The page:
Key filmmakers: Todd Haynes, Derek Jarman, Jennie Livingston, Tom Kalin
Key dates: 1990-1995
What is it? Coined by Sight & Sound writer and film professor B. Ruby Rich, the term ‘New Queer Cinema’ suggests that there was an Old Queer Cinema too. And there was. The groundwork had been laid for bold new voices in gay cinema like Derek Jarman, Todd Haynes and Tom Kalin by Kenneth Anger (Scorpio Rising), Jan Oxenberg (A Comedy In Six Unnatural Acts), Gus Van Sant (Mala Noche) and Bill Sherwood. The latter’s AIDS-haunted romcom Parting Glances, which offered Steve Buscemi his first major film role, was a breakthrough for gay cinema. It was set around New York’s vibrant LGBT scene and dealt with the disease with humour and the kind of unblinking honesty that would characterise much of this unofficial movement.
There was no Forrest Gump-style coyness in tackling the AIDS epidemic, but neither did Sherwood’s heirs fill their films with tragedy and heartache. There were more parties than funerals. Key movies include Haynes’ three-stranded Poison, Gregg Araki’s nihilistic road pic The Living End and Tom Kalin’s Swoon which followed Hitchcock’s Rope in capturing murderous yuppies Leopold and Loeb on film. These films were low-budget, often black-and-white affairs with small casts and minimal locations – Mumblecore without the mumbling – and didn’t aim to justify, varnish or in any way.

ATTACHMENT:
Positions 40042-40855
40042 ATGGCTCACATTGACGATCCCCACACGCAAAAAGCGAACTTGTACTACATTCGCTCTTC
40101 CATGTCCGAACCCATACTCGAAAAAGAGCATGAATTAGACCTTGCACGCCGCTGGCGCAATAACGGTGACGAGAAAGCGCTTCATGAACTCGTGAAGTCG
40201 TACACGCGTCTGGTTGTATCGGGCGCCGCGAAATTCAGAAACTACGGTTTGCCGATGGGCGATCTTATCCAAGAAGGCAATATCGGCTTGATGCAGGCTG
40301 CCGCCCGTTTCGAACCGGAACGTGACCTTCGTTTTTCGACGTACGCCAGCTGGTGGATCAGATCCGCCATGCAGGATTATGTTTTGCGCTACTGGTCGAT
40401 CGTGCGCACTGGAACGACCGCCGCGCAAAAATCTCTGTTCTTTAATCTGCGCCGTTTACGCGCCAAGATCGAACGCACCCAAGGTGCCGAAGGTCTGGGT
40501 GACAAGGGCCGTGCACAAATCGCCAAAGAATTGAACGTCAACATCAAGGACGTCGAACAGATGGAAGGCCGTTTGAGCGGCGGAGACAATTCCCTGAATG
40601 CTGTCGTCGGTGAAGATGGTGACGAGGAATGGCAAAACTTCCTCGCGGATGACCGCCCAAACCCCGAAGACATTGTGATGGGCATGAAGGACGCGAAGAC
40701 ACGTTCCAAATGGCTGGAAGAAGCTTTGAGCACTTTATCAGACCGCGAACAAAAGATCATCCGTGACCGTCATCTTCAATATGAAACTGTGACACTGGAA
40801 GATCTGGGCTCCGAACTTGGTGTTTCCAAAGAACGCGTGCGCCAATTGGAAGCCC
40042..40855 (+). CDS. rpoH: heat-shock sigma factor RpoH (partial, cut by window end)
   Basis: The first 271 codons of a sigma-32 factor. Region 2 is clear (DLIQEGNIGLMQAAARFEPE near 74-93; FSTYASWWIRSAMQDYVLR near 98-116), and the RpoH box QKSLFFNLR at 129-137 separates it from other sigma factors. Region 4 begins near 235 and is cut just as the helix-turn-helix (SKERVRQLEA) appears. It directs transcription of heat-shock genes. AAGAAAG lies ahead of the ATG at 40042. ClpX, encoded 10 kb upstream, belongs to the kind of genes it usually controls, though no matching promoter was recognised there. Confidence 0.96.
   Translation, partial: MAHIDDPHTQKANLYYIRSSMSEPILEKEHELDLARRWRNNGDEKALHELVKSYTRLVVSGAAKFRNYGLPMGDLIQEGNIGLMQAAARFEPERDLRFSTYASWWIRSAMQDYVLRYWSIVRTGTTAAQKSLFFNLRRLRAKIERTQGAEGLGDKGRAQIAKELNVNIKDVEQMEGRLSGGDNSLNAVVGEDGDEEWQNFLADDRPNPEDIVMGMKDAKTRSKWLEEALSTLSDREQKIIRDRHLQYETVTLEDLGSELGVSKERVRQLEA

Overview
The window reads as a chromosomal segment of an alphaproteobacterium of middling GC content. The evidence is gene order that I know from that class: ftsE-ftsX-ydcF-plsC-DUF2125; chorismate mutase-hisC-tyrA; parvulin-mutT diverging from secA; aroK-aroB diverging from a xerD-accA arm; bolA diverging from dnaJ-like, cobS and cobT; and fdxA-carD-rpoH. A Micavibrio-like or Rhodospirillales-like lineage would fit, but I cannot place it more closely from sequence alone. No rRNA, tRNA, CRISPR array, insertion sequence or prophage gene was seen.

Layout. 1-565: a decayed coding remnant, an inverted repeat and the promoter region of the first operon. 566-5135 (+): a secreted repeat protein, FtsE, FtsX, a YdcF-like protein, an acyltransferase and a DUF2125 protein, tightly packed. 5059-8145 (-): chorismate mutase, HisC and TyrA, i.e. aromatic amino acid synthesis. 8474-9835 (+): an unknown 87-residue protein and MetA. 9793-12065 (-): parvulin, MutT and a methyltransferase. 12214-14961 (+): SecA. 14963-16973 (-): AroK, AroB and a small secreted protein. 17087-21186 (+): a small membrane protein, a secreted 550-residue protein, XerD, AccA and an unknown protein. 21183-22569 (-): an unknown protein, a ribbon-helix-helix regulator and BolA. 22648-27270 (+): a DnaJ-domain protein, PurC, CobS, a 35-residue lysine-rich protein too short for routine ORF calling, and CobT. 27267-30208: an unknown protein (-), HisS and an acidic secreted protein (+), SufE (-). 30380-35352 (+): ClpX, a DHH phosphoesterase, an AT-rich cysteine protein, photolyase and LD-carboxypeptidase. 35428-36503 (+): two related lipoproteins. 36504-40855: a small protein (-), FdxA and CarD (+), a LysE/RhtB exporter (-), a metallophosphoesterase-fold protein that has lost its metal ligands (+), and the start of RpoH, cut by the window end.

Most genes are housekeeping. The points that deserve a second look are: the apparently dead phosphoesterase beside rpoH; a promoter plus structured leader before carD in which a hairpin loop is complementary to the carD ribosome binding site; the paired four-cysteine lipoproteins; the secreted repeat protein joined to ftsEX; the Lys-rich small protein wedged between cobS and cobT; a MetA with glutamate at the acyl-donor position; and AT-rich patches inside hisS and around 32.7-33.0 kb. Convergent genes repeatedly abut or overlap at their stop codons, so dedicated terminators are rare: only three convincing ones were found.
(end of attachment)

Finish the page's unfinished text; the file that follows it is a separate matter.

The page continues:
What to watch: Paris Is Burning (1990) (pictured top), Young Soul Rebels (1991), The Hours And Times (1991), The Living End (1992), Swoon (1992)
What did it influence? Paris Is Burning brought voguing to the attention of Madonna and a million drunk wedding dancefloors. More importantly, New Queer Cinema helped push gay culture towards the mainstream (or vice versa) and get films with LGBT themes financed. Kimberly Peirce’s Boys Don't Cry, Andrew Haigh’s Weekend and Roland Emmerich’s Stonewall all owe it a debt.
Trivia: With his last words, Derek Jarman was reported to have wished the world “be filled with white fluffy duckies”.
What to say: “New Queer Cinema produced complex work that didn't simply create new gay heroes as subjects. It dealt with the politics of representation, it ventured into transgressive themes [and] challenged simple ideas about victimhood and subjugation” – Todd Haynes.
What not to say: “I like Scorpio Rising but I prefer the sequel, The Scorpio King.”